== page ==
A look at recent tech-industry earnings
Friday, July 19, 2013
Technology companies have begun releasing their earnings reports for the latest quarter. The reports come as consumers shift their spending toward tablets. Here is a summary of recent earnings and reports for selected technology companies and what they reveal about the state of spending and the overall economy.
— July 5: Samsung Electronics Co. estimates its April-June operating profit at a record high of 9.5 trillion won ($8.3 billion). That is a 47 percent jump from a year earlier and 8 percent growth from the previous quarter. But it fell short of forecasts by analysts. Its stock fell on doubts that Samsung’s smartphone business can maintain rapid growth. Analysts say high marketing costs probably weighed on Samsung’s mobile business despite the robust sales in the first month. Samsung says it will release full results on July 26.
— July 10: Research firms IDC and Gartner report that worldwide shipments of personal computers fell 11 percent in the April-June period, as people continue to migrate to tablets and other mobile devices. Gartner’s Mikako Kitagawa said inexpensive tablets are displacing low-end computers in “mature” markets such as the United States. IDC says the numbers “reflect a market that is still struggling with the transition to touch-based systems running Windows 8.” Microsoft Corp.’s latest operating system launched in October and sales have disappointed analysts.
— July 16: Yahoo Inc. says earnings climbed 46 percent, thanks to a major boost from an investment in Chinese Internet company Alibaba. But Yahoo’s revenue fell 7 percent from last year, highlighting a recurring problem despite other signs of progress under CEO Marissa Mayer as she marks a year with the company.
— July 17: Intel Corp., the world’s largest maker of chips for PCs, backtracks on sales projections. After saying it expected its own sales to grow despite declines on global PC sales, Intel now says sales will be flat. Intel is hoping that sales of chips for servers, tablets and smartphones will compensate for the drop-off in PC sales. The downward revision of the company’s outlook is an admission that Intel chips haven’t made it into many mobile devices.
IBM Corp. says net income in the latest quarter fell 17 percent as revenue slipped and it absorbed the cost of layoffs. IBM raises its annual profit outlook. It now expects to earn an adjusted $16.90 per share for the full year, above the $16.66 analysts expected.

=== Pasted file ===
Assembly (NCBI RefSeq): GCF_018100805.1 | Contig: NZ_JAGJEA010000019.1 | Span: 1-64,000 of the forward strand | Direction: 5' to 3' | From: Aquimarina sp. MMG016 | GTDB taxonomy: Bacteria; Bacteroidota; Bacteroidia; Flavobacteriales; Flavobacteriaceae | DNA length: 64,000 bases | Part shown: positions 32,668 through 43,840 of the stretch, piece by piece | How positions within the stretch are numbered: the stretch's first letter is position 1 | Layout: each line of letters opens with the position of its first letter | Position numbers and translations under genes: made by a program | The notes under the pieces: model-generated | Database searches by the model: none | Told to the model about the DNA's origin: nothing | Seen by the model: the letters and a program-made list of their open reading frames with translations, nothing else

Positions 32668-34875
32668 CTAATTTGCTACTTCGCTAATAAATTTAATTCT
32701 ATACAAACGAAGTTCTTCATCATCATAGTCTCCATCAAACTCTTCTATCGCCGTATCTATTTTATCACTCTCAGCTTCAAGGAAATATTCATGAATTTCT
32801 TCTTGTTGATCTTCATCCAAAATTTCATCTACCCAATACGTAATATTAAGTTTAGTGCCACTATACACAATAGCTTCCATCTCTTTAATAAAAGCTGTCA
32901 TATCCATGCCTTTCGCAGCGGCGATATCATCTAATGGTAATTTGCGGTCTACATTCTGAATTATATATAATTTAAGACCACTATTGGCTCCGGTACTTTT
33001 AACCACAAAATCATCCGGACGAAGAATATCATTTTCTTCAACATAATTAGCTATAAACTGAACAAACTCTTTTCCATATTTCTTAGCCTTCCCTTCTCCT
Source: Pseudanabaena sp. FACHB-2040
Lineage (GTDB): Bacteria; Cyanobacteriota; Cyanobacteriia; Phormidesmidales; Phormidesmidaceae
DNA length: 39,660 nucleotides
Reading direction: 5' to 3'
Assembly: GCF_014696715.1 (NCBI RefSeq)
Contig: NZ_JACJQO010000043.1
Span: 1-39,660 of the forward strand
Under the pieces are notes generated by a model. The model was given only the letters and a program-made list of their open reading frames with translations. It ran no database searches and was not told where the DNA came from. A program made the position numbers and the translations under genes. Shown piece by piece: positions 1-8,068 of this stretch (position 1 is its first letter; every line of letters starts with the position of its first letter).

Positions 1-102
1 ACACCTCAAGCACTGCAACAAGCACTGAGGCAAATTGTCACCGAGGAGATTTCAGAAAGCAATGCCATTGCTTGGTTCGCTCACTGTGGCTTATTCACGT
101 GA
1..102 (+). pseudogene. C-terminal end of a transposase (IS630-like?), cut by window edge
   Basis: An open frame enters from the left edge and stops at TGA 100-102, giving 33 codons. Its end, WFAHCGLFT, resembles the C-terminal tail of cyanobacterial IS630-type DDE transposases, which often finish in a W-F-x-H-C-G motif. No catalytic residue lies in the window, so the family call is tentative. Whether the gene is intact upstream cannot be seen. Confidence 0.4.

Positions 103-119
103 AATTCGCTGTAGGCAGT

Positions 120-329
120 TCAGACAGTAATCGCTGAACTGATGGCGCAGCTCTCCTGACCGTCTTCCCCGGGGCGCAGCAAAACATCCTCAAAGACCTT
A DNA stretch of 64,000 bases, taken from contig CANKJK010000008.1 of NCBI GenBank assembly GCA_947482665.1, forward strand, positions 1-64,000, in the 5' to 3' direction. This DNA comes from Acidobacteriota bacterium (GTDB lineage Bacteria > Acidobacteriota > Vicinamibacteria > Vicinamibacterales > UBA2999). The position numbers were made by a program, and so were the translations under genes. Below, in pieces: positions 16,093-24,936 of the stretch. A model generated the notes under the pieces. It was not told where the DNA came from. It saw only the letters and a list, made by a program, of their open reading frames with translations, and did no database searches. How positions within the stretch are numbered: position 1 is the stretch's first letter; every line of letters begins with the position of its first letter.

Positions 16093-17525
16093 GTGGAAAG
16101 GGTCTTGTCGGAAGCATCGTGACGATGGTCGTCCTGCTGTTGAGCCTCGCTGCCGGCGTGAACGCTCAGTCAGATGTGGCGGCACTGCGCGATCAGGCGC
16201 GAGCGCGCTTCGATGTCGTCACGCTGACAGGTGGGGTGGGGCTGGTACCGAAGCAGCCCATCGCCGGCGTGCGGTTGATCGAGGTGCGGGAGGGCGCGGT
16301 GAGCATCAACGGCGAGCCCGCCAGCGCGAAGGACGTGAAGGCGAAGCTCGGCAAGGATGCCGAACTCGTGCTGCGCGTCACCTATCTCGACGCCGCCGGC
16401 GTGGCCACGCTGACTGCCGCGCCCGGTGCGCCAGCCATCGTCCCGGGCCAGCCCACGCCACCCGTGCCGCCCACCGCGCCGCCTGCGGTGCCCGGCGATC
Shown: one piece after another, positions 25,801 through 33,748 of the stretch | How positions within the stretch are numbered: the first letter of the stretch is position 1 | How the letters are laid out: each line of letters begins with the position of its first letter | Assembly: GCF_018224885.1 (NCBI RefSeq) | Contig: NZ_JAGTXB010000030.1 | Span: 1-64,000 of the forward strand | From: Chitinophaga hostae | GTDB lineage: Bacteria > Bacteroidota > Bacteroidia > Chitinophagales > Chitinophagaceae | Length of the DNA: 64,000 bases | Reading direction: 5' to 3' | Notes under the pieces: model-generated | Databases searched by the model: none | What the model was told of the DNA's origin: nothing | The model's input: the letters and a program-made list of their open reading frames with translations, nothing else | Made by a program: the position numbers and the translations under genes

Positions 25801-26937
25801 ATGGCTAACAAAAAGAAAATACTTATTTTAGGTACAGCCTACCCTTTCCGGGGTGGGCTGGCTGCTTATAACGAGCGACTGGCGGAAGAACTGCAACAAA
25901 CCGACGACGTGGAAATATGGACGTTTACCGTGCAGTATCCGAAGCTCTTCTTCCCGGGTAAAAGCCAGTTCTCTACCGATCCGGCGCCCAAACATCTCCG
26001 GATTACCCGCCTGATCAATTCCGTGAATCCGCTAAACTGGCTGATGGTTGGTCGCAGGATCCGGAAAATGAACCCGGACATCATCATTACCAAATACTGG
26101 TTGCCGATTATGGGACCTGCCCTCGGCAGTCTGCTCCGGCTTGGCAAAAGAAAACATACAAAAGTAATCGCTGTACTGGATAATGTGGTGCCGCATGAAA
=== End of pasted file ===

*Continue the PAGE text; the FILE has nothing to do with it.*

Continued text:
A challenging overseas market weighs on eBay’s outlook. Though he calls the quarter’s results strong, CEO John Donahoe says economic weakness in Europe and Korea will “continue to be a challenge” in the second half of the year. Revenue rises by 14 percent in the April-June period, as its PayPal business and namesake online marketplace continues to grow. But net income declines amid higher expenses.
— July 18: Microsoft Corp.’s foray into the tablet computer market is proving costly, as world’s largest software company books a $900 million write-down to account for the deep price cut it applied to its Surface RT tablet earlier in the week. It was a move to spur sales amid sluggish demand.
Google’s second-quarter results show that the search leader is still having trouble navigating a technological transition driving more online activity on to smartphones and tablets, which fetch lower ad rates. Google’s average ad rate fell by 6 percent from the same time last year. The magnitude of the declines had eased in each of the previous three quarters, raising hopes that the worse was over. Instead, things deteriorated from the 4 percent decline in ad rates posted during the first three months of the year.
Cellphone maker Nokia Corp.’s woes continue with revenues dropping 24 percent in the second quarter. Still, cost-cutting helped the Finnish company’s trim its net loss to 227 million euros ($298 million), compared with a net loss of 1.41 billion euros a year earlier.
Chipmaker Advanced Micro Devices Inc. posts a loss for the second quarter, reversing a year-ago profit, as lower expenses could not make up for declining revenue in the midst of a worldwide PC slump.
Dell Inc. delays a vote on founder Michael Dell’s plan to take the slumping computer maker private in a sign the board needs more time to find rally support.
Netflix’s “House of Cards” makes Emmy history with a top drama series nomination, the first time that television’s leading awards have recognized a program delivered online as equal in quality to the best that TV has to offer.
Verizon Wireless, the country’s largest cellphone carrier, says it’s joining AT&T and T-Mobile in providing an installment plan for its phones, aiming to satisfy customers who want to upgrade their devices faster or avoid paying the upfront cost of their phones. The plan, dubbed Edge, will be introduced Aug. 25, and allows the buyer to spread the full retail price of the phone, without subsidies, over 24 months. Verizon Wireless added 941,000 devices to its contract-based plans in the April-to-June period, exceeding analyst estimates and continuing a strong run.
— July 22: Netflix Inc.
— July 23: AT&T Inc., Apple Inc.
— July 24: Facebook Inc.
— July 25: Zynga Inc., Amazon.com Inc.
— July 26: Samsung (full report)
— July 31: Comcast Corp.
— Aug. 1: Sony Corp.
— Aug. 14: Cisco Systems Inc.
— Aug. 20: Dell Inc.
— Aug. 21: Hewlett-Packard Co.
— Sept. 27: BlackBerry Ltd.
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